The Himalayan glaciers, which regulate the water supply to these rivers, are believed to be retreating at a rate of about 10-15 meters (33-49 feet) per year.2 In the long term it means the ultimate disappearance of the glaciers supplying the seven major rivers fed by the Himalayas (the Ganges, Indus, Brahmaputra, Mekong, Thanlwin, Yangtze and Yellow rivers) and which provide fresh water for a substantial fraction of the Earth’s population. And this is just the current evidence of climate change. The forecasted effects of climate change present humanity with a potential disaster of historic proportions, with rising temperatures, much higher sea levels leading, the disappearance of substantial coastal zones, an inability to grow enough food to meet the world’s needs, the destruction of the ocean conveyor belt of water movement, including the Gulf Stream, and new disease vectors, to name but a few of the effects. And in spite of this threat, the 2009 Copenhagen Summit on Climate Change resulted in essentially no significant agreement about how to proceed forward.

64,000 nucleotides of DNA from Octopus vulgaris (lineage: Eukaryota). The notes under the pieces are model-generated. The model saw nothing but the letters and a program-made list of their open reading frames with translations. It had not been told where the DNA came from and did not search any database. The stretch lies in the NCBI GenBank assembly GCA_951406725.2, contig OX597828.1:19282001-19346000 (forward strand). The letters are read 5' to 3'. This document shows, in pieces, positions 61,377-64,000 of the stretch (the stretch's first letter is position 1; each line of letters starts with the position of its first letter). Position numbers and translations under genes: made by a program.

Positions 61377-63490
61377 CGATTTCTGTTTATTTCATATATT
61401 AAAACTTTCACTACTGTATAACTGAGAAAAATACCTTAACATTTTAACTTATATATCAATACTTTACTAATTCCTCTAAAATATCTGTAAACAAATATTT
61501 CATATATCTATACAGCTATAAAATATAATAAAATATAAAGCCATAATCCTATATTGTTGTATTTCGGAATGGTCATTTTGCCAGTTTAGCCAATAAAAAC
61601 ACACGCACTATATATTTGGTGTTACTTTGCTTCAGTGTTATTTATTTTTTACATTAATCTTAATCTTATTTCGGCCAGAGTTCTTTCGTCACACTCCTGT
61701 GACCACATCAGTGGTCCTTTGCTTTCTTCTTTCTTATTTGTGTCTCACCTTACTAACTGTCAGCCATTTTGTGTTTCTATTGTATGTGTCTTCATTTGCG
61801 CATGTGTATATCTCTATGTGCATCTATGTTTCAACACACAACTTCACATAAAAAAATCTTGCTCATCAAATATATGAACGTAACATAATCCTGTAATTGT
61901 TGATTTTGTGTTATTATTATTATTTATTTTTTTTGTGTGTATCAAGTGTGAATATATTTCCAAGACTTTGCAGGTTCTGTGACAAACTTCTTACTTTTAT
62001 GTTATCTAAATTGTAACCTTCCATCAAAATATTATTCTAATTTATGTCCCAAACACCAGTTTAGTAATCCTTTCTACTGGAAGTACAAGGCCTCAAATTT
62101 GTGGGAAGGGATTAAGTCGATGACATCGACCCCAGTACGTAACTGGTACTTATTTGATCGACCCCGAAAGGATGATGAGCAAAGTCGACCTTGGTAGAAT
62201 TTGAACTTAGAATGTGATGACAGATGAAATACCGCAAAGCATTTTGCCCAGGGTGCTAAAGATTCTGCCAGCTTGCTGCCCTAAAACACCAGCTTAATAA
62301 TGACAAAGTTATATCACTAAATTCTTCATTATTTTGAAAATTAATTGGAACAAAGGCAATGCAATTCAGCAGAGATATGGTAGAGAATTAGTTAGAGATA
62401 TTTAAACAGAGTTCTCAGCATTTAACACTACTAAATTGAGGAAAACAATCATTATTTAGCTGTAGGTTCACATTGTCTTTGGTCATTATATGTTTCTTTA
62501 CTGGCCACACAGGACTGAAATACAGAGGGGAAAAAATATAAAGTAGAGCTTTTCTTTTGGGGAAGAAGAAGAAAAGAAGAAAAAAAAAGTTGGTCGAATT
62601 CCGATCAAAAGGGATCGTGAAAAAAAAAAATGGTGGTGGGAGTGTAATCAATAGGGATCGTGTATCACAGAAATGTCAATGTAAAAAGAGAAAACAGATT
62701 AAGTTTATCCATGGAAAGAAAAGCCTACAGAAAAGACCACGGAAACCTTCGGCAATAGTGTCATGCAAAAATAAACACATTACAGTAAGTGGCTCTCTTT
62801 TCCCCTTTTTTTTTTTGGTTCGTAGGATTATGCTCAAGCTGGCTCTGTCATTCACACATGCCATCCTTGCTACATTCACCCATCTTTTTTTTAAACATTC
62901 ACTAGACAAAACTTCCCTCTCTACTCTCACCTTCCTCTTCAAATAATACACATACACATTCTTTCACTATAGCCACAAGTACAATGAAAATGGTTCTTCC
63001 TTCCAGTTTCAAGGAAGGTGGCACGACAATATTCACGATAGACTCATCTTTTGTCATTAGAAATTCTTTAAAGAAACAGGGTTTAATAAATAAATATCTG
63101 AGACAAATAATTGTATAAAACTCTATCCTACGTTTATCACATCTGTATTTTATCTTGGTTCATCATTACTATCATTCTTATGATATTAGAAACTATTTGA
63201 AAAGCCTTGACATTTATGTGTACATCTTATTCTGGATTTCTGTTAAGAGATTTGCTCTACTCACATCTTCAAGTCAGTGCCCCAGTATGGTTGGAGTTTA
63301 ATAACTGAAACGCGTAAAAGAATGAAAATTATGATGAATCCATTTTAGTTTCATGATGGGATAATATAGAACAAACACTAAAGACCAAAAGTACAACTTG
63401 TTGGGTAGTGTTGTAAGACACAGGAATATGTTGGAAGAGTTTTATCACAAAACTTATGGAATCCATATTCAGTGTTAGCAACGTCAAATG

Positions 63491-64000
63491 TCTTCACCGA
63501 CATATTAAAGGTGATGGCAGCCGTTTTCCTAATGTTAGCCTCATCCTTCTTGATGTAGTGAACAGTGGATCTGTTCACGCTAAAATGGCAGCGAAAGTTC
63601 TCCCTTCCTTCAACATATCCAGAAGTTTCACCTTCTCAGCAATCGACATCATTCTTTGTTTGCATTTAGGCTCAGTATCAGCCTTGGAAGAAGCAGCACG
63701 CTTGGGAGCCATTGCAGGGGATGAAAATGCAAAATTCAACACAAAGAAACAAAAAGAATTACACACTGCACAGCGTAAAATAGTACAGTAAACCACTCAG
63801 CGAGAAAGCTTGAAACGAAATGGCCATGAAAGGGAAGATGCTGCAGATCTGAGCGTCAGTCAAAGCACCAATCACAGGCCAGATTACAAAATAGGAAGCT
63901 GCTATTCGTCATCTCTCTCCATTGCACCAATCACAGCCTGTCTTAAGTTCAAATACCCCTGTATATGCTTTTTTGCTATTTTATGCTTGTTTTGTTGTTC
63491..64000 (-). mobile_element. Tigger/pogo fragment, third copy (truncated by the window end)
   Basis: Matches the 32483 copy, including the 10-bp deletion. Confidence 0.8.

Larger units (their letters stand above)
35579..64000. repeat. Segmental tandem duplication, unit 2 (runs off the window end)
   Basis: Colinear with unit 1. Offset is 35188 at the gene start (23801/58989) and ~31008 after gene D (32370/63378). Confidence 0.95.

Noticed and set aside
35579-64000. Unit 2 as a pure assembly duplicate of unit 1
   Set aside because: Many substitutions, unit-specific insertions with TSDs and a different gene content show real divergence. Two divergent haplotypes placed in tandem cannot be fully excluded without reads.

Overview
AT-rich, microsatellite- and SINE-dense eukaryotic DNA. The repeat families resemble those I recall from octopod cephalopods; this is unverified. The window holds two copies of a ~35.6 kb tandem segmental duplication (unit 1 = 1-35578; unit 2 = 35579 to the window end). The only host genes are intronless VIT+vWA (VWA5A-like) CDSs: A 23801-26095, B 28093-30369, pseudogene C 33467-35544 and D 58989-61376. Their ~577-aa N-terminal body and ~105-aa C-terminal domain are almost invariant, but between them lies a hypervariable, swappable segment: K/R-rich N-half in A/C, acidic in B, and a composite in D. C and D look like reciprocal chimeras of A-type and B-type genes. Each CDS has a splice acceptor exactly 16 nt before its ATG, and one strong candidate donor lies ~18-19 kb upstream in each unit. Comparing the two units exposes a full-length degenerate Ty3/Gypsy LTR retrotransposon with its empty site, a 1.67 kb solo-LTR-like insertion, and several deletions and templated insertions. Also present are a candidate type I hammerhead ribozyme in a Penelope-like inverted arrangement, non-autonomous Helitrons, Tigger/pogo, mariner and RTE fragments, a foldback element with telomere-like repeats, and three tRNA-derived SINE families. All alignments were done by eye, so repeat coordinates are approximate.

In addition to struggling with how to address climate change, the U.S. is engaged in a two-front war in Iraq and Afghanistan, the United Nations is struggling to prevent the development of nuclear weapons by Iran, peace in the Middle East remains as elusive as ever, and the world continues to deal with the aftermath of 9/11 and a global struggle against Islamic fundamentalists engaged in acts of terror. The high gasoline prices of 2008 likely mark the point in time of so-called Peak Oil, the time when oil production peaks and declines thereafter. The price of gasoline will likely rapidly increase well beyond the July 2008 peak due to decreased supplies and rising demand, threatening to dampen economic recovery.